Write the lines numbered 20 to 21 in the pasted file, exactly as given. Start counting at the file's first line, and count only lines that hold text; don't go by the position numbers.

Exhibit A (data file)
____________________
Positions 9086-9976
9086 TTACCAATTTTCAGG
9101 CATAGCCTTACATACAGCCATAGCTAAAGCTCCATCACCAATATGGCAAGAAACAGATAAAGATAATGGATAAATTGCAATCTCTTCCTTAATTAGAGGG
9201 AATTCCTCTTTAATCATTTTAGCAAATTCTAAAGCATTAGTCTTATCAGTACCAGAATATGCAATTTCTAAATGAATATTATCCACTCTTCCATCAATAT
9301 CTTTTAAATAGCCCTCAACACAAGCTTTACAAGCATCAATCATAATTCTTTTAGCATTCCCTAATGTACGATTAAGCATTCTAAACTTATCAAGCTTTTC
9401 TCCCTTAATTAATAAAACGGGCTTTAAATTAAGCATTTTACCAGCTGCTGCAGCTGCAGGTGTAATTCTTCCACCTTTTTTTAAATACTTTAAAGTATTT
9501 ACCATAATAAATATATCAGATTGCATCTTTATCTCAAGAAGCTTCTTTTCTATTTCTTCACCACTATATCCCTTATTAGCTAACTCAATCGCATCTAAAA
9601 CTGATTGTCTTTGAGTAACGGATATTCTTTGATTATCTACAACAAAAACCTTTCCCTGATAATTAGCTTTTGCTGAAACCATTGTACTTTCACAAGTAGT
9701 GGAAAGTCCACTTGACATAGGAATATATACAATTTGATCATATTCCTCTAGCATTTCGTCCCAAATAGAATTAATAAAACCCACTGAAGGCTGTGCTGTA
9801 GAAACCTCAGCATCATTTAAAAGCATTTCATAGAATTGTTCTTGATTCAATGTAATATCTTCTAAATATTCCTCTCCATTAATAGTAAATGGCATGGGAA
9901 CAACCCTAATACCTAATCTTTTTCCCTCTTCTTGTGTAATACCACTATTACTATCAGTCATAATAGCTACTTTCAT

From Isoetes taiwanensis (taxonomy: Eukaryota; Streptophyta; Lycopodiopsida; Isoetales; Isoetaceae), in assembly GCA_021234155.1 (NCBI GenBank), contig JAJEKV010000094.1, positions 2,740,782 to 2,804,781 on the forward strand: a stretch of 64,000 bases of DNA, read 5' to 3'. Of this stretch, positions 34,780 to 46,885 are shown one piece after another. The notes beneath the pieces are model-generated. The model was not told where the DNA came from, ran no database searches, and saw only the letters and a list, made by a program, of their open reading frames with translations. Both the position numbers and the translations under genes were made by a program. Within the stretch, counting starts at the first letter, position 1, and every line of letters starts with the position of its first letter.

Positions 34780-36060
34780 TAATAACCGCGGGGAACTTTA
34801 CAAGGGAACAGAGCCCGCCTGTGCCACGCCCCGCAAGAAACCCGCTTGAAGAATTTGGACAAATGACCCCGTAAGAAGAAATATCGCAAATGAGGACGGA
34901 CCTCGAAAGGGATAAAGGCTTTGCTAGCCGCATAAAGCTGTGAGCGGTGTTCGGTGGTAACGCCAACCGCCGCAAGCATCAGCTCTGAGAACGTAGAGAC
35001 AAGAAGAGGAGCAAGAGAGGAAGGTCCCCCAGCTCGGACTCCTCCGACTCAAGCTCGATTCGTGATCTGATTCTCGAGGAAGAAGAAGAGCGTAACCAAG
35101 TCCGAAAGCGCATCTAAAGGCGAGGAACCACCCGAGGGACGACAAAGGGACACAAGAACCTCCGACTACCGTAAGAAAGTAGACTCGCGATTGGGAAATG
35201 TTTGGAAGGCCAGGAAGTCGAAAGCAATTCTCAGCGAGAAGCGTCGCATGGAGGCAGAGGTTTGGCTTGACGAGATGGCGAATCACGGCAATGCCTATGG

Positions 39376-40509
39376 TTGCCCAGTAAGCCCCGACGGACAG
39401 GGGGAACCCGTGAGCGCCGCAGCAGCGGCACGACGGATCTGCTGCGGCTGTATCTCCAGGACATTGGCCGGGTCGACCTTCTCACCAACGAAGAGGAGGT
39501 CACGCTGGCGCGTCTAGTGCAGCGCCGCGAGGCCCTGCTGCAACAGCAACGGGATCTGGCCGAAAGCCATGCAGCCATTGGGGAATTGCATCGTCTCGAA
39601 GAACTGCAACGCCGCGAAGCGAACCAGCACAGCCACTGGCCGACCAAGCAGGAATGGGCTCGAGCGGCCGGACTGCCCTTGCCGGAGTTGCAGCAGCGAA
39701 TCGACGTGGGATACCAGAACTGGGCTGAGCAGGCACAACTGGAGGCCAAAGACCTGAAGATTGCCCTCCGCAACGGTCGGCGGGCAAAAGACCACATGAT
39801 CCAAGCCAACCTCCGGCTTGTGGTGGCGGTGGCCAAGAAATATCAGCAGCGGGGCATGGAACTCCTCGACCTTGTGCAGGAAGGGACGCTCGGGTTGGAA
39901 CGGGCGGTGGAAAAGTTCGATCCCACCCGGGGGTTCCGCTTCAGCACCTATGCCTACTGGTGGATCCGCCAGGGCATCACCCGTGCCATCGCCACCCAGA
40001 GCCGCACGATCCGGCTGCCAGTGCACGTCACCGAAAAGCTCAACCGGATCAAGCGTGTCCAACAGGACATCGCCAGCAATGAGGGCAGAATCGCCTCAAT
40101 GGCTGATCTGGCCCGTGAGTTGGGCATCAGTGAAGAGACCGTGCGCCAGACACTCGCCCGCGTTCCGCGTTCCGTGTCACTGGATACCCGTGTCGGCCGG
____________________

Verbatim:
Positions 39376-40509
39376 TTGCCCAGTAAGCCCCGACGGACAG